Thursday, November 13, 2014

Number Thirteen Press Launches Inaugural Novella...

In case you hadn't noticed, Number Thirteen Press launches fully today with Of Blondes and Bullets by Michael Young.

More details at the website.

Wednesday, October 8, 2014

Creative Writing Courses - A Student Speaks

Another day, another criticism of creative writing courses. This time it is from a Nobel Prize judge, no less. And there's this. And then this. And this. And here I am, having just handed in my dissertation for a creative writing master’s degree. I was initially sceptical, but since I was being paid to do the course (lucky me) and since I planned on spending the year largely on writing anyway, I figured why not. And I got exactly what I hoped I might. I am a convert. However, the questions about creative writing courses remain, so let’s deal with them one by one.

Is it all just a big con, designed to allow writers to pad out their pay packet?
Well, yes about the pay packet, to a certain extent. I won’t argue that. Consider Hanif Kureishi, who regularly criticises the notion of teaching writing while collecting a pay packet (from the very establishment I attended) to do just that. Incomes from writing are decreasing year after year, and everybody has bills to pay. Offer me tenure to talk about writing and I’ll bite your hand off.

But can you teach writing?
Stop asking this question. It’s really stupid. Of course you can teach writing. Most of it is craft. I could paint your portrait now and it would be bollocks. I could study painting for 3 years and then paint you. It would still be rubbish and uninspired, but at a much higher standard because I would at least have some knowledge and experience of the skills involved. The same is true for any craft (writing, drawing, pottery, film making) used in the pursuit of what may well aspire to the status of art. The basic skills can be taught, practiced, criticised, practiced some more, upgraded. You cannot learn to be a genius, but you can learn to be competent and then add geniusness if you have it.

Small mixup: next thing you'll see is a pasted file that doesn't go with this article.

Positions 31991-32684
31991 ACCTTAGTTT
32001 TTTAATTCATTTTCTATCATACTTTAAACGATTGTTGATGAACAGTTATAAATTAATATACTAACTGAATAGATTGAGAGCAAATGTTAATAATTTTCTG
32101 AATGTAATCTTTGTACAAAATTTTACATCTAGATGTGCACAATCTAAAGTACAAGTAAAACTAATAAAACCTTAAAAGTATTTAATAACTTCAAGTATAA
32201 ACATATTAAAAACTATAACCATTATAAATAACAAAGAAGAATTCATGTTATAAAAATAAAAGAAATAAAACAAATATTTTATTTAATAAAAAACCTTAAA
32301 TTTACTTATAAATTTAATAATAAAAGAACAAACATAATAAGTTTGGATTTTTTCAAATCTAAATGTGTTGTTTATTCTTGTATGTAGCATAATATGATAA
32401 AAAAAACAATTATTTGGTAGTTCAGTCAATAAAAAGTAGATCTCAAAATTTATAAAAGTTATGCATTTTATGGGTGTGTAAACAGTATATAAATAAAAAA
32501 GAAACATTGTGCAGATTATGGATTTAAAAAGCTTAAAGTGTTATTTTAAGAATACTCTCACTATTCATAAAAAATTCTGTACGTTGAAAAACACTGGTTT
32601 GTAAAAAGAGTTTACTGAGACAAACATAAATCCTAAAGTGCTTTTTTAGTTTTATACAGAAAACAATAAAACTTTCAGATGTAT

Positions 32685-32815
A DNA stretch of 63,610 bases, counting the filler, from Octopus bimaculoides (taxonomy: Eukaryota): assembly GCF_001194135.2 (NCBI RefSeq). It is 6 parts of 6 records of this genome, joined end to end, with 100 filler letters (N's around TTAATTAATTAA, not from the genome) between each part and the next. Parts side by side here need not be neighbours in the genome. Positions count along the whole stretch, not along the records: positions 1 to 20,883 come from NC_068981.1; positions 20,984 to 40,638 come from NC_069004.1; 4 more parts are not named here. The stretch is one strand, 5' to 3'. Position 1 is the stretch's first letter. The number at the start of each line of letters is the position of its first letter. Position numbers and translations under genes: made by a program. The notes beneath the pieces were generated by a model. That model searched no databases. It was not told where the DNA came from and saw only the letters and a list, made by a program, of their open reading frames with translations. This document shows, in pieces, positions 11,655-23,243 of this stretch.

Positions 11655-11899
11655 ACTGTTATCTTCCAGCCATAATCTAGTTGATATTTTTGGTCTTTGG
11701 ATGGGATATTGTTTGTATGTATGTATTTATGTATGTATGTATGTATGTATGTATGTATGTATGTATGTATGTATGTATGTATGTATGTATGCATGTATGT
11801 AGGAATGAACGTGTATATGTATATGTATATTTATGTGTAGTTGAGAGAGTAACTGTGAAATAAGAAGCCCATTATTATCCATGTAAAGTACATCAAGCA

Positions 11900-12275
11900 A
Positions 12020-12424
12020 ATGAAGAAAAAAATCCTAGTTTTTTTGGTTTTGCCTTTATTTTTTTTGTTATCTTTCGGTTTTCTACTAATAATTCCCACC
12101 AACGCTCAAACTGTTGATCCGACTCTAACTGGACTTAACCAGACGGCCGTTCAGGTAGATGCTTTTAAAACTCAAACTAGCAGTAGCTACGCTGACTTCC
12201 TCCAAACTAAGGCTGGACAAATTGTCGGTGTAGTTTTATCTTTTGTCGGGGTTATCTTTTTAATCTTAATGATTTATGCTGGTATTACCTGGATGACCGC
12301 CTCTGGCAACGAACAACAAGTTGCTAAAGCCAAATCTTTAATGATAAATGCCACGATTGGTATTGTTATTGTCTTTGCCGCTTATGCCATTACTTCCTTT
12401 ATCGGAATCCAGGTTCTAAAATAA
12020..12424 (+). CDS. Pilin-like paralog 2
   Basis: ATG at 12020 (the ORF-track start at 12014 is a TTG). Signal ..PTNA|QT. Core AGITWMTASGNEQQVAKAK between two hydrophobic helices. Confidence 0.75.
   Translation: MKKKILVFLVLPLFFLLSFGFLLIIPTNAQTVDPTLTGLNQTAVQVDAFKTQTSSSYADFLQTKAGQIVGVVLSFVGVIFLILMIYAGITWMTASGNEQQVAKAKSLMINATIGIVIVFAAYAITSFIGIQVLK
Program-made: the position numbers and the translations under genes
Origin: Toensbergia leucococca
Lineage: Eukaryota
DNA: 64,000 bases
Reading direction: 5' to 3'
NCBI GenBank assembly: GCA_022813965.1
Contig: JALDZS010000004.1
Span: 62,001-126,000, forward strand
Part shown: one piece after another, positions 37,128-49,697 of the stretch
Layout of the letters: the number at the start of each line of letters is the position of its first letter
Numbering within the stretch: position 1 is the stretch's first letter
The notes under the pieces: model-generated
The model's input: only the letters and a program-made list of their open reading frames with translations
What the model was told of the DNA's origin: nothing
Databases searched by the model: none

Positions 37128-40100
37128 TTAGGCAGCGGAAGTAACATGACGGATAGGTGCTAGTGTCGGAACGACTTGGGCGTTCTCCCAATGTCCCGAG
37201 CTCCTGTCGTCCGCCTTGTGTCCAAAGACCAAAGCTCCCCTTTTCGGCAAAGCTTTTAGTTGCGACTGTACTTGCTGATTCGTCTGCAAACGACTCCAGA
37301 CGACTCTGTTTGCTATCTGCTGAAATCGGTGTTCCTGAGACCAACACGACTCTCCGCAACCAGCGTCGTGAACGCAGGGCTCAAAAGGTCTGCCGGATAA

So, why didn’t all the old, good writers need creative writing courses?
This is the most frequent point people bring up. Problem is it’s just not true. Many great writers did take a course (um, Raymond Carver, anybody? Kazuo Ishiguro? Ian McEwan? Toni Morrison? Thomas Pynchon? There are many.) More importantly, this question ignores the fact that many old writers were taught by someone. Dig into any writer’s biography (Faulkner, Hemingway, whoever you want, really) and you find the same: people who criticised, edited, worked with the writer and helped them to improve. You know, taught them. Like you get on a course.

Because that’s what used to happen. Writers have always been guided by knowledgeable or more experienced literary types/writers. They have always been developed by agents and editors who could afford to invest a lot of time in a book or in the writer’s whole career. Years, even, if they thought the writer was talented enough, developing them to the point they were worthy of being published. This has always, always, always happened.

Until recently.

Now, fewer authors will take other writers under their wing because either a) they’re too busy on the promotional merry-go-round trying to earn a crust, what with incomes falling year after year, etc, and b) they might as well get paid to do it. On a creative writing course. Agents and editors, on the other hand, spend almost no time at all developing young writers because that’s the new economic reality. They can’t afford it. There are thousands of books to publish and millions of wannabe writers, so instead they just reject, reject, reject and wait for something already polished to come along.

Which will usually (or at least, often) be from somebody who has been on a creative writing course.

Basically, all writers have always studied creative writing from other people. Now it’s on a course, and the industry no longer does it in house. The model is different but the process is almost exactly the same. A creative writing course gives you exactly what all the old, good writers were given by other writers, agents and editors.

So can a creative writing course turn a shit writer into a great writer?
No. Of course not.
Yes, the institution will still take your money, because they have bills to pay.

To be a good writer, you still need talent. But talent must be developed. To develop as a writer, you must a) read, b) write, and c) receive informed feedback on your writing and learn from that feedback, with the help of a teacher. Whether the feedback comes from a knowledgeable person on a course or a knowledgeable person not on a course is not really important. Whether the teacher is a person or a book makes a difference, but both are possible.